USA: A US company has been awarded patents for porous gas bearings that, it is said, could increase efficiencies in commercial and industrial cooling applications.
Said to be of particular value to the refrigeration industry, these new patents describe how the refrigerant itself can be used as the gas that provides the load carrying film in the bearing.
Gas bearings reduce the viscosity losses that are inherent in hydrodynamic oil bearings. According to patent holders New Way Air Bearings, these shear losses are almost completely removed by utilising gas bearings.
Additional efficiencies and cost savings are gained through the elimination of the oil pumps and filters and the need to cool the oil. The removal of the oil also prevents situations where oil leaks into the refrigerant which carries into the heat exchanger where the oil insulates the surfaces thereby reducing thermal transfer efficiency.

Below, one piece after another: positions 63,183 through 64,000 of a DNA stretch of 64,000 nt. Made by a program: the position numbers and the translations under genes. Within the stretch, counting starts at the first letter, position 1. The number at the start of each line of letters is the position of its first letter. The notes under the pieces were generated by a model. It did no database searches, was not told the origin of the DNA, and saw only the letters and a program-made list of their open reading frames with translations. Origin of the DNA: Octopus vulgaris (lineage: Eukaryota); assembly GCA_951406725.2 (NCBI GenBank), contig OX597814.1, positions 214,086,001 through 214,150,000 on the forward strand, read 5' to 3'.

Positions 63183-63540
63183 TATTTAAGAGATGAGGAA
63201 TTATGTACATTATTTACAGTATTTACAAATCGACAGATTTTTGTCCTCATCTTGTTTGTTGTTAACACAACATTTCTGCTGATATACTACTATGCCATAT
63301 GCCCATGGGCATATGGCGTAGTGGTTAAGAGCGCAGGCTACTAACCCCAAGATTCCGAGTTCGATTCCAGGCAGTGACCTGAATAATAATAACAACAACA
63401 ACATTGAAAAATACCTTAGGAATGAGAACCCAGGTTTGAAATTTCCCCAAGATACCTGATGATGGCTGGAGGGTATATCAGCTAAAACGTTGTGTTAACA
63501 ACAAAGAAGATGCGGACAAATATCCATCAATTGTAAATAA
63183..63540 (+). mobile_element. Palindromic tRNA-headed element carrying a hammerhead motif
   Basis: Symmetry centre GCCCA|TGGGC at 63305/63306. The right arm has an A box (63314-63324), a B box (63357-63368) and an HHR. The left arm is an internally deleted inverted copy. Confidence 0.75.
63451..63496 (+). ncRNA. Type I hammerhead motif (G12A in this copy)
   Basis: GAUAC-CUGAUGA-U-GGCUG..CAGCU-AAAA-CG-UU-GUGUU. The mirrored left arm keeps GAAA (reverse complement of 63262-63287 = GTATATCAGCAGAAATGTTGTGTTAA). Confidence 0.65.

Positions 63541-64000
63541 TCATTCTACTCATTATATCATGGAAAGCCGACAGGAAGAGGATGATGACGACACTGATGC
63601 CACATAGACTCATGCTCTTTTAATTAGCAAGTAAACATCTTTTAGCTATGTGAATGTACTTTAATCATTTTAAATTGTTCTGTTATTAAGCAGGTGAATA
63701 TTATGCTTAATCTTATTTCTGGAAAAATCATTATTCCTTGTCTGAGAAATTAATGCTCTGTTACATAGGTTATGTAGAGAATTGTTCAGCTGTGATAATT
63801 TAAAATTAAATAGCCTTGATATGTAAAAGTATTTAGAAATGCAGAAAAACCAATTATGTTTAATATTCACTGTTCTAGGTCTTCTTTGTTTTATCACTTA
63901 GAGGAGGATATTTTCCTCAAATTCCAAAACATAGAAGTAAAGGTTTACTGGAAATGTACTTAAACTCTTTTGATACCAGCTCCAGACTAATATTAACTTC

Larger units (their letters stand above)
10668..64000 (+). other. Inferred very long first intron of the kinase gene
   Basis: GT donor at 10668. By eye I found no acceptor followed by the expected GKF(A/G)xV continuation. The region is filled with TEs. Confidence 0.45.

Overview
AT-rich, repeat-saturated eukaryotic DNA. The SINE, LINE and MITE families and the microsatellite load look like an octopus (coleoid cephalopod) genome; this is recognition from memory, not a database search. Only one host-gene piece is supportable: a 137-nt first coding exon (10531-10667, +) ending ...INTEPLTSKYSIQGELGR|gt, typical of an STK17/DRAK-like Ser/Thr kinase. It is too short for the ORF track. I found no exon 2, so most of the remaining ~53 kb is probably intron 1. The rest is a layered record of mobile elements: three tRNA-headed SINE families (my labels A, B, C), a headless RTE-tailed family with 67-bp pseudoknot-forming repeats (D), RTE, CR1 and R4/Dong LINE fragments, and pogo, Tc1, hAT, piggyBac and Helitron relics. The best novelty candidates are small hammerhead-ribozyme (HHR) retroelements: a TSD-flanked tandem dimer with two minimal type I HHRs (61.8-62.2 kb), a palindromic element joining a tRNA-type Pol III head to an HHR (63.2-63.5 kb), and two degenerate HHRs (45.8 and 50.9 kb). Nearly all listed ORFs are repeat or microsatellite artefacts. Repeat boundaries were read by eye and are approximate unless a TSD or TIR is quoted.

Many equipment manufacturers have turned to oil-free magnetic bearing technology to eliminate oil risk and improve efficiencies. Magnetic bearings also allow for hermetic operation that eliminates the need for high-speed seals that are additional reliability and cost factors.
However, most large chiller equipment continues to be built with conventional oil based bearings. New Way says that this is because magnetic bearings are complex and expensive to purchase and operate. Also, they are not serviceable by on-hand maintenance personnel, they require back up bearings, and ongoing software updates.
New Way says its porous gas bearings offer the efficient, hermetic, oil-less characteristics of magnetic bearings but at a similar price, form, fit and simplicity of traditional oil-based bearings.
Gas bearings can also be retrofitted into current oil-based bearing machines giving them an additional advantage over magnetic bearings that can only be designed into new machines.
“We have two of the largest OEMs in refrigeration equipment qualifying our gas bearing technology for future product release,” claimed New Way president Nick Hackett.